When little Johnny or Molly asks for a puppy for their birthday, parents may want to give in. New research in England suggests children whose families own dogs are more active than those without a furry friend running around.

The research could have implications for childhood obesity in the United States, where 17 percent of 2- to 19-year-olds are obese, according to a 2007-2008 survey by the Centers for Disease Control and Prevention (CDC). Among 6- to 19-year-olds, obesity has tripled over the past two decades, according to the CDC.

The researchers from St George's, University of London used activity monitors to record movement levels of 2,065 children ages 9 and 10 over the course of seven days. The kids came from 78 schools in London, Birmingham and Leicester, 202 of whom owned dogs.

Results showed children with dogs spent an average of 325 minutes (more than five hours) doing physical activity per day, 11 more minutes than those without household dogs. This included time spent in light, moderate, moderate to vigorous, and vigorous activity. Dog owners also spent 11 fewer minutes (562 minutes over the seven-day stint) in sedentary behavior each day. The pet owners were found to take 360 more steps (4 percent) than the other kids.

"The more active lifestyles of children from dog-owning families [are] really interesting – is it that owning a dog makes you more active or that more active families choose to have a dog?," said lead researcher  Christopher Owen, senior lecturer in epidemiology, in a statement. "It's a bit of a chicken and egg question. Long-term studies are needed to answer it, but it may be a bit of both."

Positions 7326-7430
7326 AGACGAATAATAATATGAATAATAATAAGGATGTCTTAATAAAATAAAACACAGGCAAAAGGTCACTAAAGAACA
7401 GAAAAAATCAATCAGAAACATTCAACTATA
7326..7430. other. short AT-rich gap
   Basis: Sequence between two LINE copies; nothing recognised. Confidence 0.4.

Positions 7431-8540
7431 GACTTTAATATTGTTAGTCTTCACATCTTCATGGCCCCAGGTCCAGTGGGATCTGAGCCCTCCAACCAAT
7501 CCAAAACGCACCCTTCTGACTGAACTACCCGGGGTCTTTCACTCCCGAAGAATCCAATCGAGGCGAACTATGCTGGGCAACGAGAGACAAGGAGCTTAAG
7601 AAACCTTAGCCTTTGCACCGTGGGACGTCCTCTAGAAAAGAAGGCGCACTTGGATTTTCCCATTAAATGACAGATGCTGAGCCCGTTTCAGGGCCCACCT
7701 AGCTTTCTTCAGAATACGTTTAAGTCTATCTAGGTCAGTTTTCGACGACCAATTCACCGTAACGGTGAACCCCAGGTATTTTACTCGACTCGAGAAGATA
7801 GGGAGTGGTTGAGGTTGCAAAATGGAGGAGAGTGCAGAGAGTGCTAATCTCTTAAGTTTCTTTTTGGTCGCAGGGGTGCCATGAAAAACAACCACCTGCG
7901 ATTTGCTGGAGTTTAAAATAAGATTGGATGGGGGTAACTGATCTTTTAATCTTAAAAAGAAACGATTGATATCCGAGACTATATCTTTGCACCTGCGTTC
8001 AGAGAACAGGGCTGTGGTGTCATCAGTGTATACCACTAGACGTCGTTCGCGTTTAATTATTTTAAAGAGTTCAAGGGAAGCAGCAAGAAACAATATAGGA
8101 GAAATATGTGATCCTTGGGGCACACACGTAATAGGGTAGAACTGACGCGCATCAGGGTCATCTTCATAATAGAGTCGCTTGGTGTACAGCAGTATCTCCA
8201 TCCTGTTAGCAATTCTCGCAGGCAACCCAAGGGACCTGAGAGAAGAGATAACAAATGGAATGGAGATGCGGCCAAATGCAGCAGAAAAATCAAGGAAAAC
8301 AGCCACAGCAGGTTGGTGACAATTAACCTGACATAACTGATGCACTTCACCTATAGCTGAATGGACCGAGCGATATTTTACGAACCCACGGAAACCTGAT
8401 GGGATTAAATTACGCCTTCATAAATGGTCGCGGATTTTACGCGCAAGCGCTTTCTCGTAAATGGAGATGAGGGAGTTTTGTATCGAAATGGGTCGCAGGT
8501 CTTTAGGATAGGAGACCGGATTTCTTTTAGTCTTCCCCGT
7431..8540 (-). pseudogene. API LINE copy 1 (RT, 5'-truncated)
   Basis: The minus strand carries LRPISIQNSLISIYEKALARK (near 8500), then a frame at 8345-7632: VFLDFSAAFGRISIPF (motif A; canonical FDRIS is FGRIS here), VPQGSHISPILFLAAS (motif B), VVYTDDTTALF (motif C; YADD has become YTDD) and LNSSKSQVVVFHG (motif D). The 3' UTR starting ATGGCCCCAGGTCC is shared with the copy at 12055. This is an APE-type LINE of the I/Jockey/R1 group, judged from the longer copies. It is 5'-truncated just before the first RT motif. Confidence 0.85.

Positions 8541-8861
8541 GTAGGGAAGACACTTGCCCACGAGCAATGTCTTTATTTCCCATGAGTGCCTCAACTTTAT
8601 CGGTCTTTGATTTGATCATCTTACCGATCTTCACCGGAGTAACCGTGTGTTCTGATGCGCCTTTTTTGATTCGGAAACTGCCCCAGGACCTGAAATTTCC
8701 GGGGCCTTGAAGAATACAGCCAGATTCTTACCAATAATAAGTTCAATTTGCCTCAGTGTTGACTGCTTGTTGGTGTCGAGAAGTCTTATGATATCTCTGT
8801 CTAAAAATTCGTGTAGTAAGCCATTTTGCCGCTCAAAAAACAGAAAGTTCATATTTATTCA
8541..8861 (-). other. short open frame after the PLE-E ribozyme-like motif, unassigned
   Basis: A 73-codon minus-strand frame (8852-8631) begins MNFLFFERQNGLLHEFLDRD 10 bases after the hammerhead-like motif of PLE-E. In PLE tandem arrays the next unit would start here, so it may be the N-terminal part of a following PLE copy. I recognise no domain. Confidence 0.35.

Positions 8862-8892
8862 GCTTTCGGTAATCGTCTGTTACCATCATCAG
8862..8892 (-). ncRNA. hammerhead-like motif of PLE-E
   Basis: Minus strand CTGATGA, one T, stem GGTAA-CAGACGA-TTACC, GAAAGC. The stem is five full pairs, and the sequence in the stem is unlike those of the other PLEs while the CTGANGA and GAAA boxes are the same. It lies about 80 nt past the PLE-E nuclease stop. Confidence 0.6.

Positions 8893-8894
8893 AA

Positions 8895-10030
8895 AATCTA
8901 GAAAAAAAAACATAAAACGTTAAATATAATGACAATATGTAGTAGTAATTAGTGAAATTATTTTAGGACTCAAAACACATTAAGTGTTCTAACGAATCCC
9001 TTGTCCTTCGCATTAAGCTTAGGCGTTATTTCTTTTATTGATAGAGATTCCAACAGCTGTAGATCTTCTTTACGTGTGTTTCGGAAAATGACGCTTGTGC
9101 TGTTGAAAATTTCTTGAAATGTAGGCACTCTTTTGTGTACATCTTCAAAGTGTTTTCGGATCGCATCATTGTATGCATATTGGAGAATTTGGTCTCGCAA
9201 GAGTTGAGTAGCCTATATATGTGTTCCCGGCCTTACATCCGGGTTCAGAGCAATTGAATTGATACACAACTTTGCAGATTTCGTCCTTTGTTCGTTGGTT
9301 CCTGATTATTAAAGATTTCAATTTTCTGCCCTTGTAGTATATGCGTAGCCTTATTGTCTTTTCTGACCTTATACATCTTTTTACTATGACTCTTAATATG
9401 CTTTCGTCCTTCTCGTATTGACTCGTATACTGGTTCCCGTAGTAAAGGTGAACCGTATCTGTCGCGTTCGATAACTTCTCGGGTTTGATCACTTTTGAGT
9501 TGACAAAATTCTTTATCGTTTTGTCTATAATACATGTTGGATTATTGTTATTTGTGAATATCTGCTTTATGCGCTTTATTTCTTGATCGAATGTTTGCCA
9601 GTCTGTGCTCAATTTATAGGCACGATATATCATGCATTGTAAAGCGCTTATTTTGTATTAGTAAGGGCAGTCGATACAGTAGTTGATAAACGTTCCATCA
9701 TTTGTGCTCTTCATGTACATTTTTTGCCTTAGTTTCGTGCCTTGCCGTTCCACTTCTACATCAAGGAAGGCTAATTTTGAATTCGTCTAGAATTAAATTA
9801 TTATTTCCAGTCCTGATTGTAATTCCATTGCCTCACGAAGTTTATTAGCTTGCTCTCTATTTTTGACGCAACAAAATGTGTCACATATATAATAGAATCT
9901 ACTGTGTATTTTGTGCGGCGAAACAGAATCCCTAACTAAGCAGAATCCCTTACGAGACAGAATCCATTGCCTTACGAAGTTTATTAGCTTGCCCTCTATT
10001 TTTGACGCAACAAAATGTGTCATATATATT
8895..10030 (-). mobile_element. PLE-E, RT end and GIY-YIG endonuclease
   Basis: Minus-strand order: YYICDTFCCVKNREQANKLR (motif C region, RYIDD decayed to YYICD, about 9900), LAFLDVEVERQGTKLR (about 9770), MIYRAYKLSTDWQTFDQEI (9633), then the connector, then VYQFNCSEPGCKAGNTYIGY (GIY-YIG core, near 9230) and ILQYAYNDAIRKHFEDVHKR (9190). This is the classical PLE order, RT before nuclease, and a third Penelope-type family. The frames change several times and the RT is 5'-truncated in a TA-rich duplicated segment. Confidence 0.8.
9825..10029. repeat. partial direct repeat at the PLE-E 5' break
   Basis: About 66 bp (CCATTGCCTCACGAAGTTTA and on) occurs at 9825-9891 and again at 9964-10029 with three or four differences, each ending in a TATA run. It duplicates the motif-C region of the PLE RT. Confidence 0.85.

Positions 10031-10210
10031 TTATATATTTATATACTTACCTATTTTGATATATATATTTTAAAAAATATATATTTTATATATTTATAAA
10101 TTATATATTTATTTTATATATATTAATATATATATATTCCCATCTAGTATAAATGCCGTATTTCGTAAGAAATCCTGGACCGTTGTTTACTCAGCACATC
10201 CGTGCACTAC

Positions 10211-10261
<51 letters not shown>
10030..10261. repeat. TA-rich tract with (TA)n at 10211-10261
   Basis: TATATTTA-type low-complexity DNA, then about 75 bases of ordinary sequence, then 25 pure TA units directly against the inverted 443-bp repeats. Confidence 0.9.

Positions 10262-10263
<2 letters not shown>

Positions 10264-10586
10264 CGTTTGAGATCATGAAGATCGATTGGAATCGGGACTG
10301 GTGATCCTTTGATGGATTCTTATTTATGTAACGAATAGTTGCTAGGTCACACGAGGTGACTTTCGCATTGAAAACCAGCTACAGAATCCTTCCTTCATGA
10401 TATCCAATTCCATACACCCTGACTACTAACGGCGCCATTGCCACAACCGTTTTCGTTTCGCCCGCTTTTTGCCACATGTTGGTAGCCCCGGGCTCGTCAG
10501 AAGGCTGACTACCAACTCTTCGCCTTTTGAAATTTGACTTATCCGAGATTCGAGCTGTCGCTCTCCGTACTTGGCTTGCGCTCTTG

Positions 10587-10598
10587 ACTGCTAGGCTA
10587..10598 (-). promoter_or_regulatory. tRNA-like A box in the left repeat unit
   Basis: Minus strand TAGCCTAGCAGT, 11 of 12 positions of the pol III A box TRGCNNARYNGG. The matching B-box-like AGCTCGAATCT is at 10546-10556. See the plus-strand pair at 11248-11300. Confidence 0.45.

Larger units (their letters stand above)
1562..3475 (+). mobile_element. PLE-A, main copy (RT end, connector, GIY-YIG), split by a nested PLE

Owen noted that previous studies comparing adults' activity levels before and after getting a dog have found people do tend to become more active afterward.

"If children really are going for walkies with their dog, this may be one way to encourage more kids to be active," Owen said.

The exercise boost may also help the pups, as recent research has shown dogs are also battling the bulge and that human diet tricks may help.

The study, published in the American Journal of Public Health, was carried out as part of the Child Heart And health Study in England (CHASE), a St. George's project examining the health of about 5,000 primary school children living in London and the Midlands. The study is being undertaken with the support of The Wellcome Trust.